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Welcome to #witchtok – How modern witchcraft is casting a spell on a new generation of Irish women

Once demonised, a modern cohort of ‘witches’ are turning to magical practices once again to stay balanced and healthy

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Jessica Vaughn practises traditional Irish Celtic witchcraft in her meditation room in Limerick. Photo: Paul McCarthy

Jessica Vaughn practises traditional Irish Celtic witchcraft in her meditation room in Limerick. Photo: Paul McCarthy

Lana Del Rey put a hex on Donald Trump. Photo: Mat Hayward/Getty Images

Lana Del Rey put a hex on Donald Trump. Photo: Mat Hayward/Getty Images

Jessica Vaughn in her meditation room. Photo: Paul McCarthy

Jessica Vaughn in her meditation room. Photo: Paul McCarthy

Barbara Lee was initiated into Wicca in 1980. Photo: Mark Condren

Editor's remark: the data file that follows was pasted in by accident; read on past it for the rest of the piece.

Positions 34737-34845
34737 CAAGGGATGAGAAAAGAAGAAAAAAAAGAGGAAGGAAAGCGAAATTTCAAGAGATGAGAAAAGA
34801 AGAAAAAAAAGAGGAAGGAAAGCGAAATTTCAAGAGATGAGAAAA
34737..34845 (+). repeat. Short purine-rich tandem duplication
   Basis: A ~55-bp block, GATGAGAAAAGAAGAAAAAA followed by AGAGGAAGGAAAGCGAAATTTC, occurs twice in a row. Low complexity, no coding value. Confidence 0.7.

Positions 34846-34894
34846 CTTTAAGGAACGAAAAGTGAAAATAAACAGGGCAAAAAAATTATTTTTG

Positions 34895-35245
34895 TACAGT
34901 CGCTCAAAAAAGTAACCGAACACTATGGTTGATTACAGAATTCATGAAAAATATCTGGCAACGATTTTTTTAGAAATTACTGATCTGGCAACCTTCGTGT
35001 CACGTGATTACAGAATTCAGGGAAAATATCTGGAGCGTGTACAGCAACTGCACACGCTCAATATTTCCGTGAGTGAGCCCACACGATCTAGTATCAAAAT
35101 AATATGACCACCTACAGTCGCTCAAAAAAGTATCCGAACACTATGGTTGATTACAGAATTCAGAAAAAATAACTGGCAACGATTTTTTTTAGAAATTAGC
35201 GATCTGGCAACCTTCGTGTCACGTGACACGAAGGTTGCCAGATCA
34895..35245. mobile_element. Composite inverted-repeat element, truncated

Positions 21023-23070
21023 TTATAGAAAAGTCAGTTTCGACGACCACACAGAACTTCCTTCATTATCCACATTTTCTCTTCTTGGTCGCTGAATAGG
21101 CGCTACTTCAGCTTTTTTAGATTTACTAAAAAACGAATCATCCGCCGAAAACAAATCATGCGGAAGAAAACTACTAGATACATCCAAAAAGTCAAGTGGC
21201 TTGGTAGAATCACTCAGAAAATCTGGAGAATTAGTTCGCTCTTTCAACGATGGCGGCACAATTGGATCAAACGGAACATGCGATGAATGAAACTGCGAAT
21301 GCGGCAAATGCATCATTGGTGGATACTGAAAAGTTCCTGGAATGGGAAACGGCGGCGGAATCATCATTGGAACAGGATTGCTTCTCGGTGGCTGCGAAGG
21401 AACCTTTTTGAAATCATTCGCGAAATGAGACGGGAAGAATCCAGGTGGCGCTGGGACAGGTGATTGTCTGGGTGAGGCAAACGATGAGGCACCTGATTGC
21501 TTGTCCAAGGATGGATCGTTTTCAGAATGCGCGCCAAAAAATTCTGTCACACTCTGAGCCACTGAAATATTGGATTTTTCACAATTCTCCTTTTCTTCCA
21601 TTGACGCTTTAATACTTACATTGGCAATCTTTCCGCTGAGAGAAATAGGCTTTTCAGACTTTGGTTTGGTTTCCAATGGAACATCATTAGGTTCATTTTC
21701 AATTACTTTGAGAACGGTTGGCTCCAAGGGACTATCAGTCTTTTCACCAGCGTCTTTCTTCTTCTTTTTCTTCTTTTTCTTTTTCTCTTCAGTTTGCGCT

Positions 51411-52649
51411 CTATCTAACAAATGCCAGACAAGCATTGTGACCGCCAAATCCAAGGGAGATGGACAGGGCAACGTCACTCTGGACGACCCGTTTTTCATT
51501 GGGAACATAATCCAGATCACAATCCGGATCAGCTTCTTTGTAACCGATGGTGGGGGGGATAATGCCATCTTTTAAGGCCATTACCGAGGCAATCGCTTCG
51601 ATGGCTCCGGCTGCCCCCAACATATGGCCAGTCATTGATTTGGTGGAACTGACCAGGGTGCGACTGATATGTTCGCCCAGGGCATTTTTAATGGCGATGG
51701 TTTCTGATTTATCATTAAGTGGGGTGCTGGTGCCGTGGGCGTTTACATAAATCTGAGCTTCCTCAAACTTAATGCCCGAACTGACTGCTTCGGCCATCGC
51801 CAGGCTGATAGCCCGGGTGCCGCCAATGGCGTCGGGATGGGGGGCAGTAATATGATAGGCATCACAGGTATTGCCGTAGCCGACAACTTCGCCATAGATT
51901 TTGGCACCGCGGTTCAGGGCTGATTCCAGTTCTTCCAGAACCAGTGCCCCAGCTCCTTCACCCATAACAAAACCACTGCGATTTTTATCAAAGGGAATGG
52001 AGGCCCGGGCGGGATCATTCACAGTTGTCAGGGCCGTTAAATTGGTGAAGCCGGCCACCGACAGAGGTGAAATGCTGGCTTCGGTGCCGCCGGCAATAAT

Barbara Lee was initiated into Wicca in 1980. Photo: Mark Condren

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Jessica Vaughn practises traditional Irish Celtic witchcraft in her meditation room in Limerick. Photo: Paul McCarthy

Witch costumes will be the most popular Halloween rig-out this year, according to Google Trend’s annual Frightgeist report. But for a growing number of young women, becoming a witch is much more than a spooky Halloween ensemble.

Buoyed by social media, a new generation are turning to witchcraft and embracing ‘magical’ practices. They collect crystals, observe lunar phases and assemble altars. And yes, they even cast spells.


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